Millions of dollars
spent hoarding Tamiflu are probably a waste of money that
could fund other health services, University of Otago
biostatistician Prof Peter Herbison says.
Governments around the world have been called on to reassess
the stockpiling of antiviral drugs after the release this
week of an authoritative review from the Cochrane
Using previously secret drug-trial data, reviewers found no
evidence for a reduction in hospital admissions,
complications or spread of influenza. While Tamiflu and
Relenza gave 12 hours' symptom relief, reviewers concluded
this was not sufficient to support policies to stockpile
Citing conflicting evidence about the drugs' efficacy, the
Ministry of Health said this week it would maintain its $46
million antiviral stockpile, which includes about $32 million
worth of Tamiflu.
''I do tend to think that it is a waste of time spending
money on Tamiflu,'' Prof Herbison said.
He acknowledged possible benefits from symptom relief by
reducing burden on the health system, but did not believe
they warranted the stockpile. He suggested one option might
be to reduce the size of the stockpile.
Much of it was to be used to enable health and other key
workers to stay on the job during a flu pandemic, and for
that purpose it ''clearly seems to be a waste of time and
''Uncontaminated'' by conflicts of interest, the Cochrane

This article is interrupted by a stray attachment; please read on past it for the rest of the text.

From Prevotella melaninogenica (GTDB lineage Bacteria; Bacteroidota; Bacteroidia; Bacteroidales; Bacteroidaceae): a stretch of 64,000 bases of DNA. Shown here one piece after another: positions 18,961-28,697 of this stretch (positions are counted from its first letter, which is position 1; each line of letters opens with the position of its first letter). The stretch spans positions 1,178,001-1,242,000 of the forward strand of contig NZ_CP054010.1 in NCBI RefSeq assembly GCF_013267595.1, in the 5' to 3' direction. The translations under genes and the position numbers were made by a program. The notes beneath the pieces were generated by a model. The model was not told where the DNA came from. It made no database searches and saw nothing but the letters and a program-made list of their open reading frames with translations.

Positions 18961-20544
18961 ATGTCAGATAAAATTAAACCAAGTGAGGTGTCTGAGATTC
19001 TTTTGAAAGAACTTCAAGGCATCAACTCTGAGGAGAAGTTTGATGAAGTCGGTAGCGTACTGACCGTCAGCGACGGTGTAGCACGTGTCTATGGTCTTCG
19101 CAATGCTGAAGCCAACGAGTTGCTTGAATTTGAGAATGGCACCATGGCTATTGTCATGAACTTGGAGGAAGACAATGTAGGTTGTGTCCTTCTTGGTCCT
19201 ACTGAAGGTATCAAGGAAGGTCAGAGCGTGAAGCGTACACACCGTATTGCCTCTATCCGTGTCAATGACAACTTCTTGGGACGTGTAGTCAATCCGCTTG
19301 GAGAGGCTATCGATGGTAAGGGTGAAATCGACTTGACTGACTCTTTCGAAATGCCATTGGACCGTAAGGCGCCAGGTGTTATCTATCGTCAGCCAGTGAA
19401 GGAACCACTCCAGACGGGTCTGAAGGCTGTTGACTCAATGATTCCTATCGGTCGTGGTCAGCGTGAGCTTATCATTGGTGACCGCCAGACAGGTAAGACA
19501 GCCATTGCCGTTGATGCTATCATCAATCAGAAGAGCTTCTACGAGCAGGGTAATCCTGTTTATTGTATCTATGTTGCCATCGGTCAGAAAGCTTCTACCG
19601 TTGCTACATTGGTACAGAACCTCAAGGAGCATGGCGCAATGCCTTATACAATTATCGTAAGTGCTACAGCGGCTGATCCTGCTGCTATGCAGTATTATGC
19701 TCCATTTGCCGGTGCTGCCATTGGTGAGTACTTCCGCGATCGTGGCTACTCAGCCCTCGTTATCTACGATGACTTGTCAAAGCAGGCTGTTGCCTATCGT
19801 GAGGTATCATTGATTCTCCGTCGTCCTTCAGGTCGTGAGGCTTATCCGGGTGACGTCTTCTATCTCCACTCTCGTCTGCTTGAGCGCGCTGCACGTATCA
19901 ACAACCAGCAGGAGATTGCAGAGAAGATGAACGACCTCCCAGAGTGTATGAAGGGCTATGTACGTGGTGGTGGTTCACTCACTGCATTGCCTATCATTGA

Collaboration was independent and highly respected, he said.
He believed it was sometimes difficult for health authorities
to admit they might be mistaken, even though medical science
constantly evolved. ''People do not like being proven wrong
on something they're committed to,'' Prof Herbison said.
University of Otago Faculty of Medicine dean Prof Peter
Crampton, who is also a public health physician, said there
was potentially ''significant opportunity cost'' in the
millions of dollars worth of stockpiled drugs.
He said he had not studied the review, and thus could not
form a personal view yet.
''I expect that our colleagues in the Ministry of Health will
be looking at the evidence very closely and working with
international authorities, including the World Health
Organisation, with a view to deciding whether they need to
revise their current policies.''
He believed the ministry was right in ''not reacting
instantly'' but expected it to look further at the findings
of a ''highly credible independent research voice''.
''There is clearly a significant opportunity cost here. As
with all health interventions, we need to weigh the cost and
the benefit, and if there's a better alternative use for
those resources, we should be using them on the better
In a statement, drug company Roche said it fundamentally
disagreed with the Cochrane Collaboration review findings.
''We firmly stand by the quality and integrity of our data,
reflected in decisions reached by 100 regulators across the
world and subsequent real-world evidence demonstrating that
Tamiflu is an effective medicine in the treatment and
prevention of influenza.
''Other trials and real-world data from seasonal influenza
and the 2009-10 flu pandemic have also shown that Tamiflu is
effective in reducing the severity and duration of symptoms
in those infected with flu.''
The Otago Daily Times asked the Ministry of Health for the
total cost, over multiple years, of stockpiling antiviral
drugs, such as Tamiflu, that need to be replaced when they
expire. The request would be considered under the Official
Information Act, a ministry spokesman said.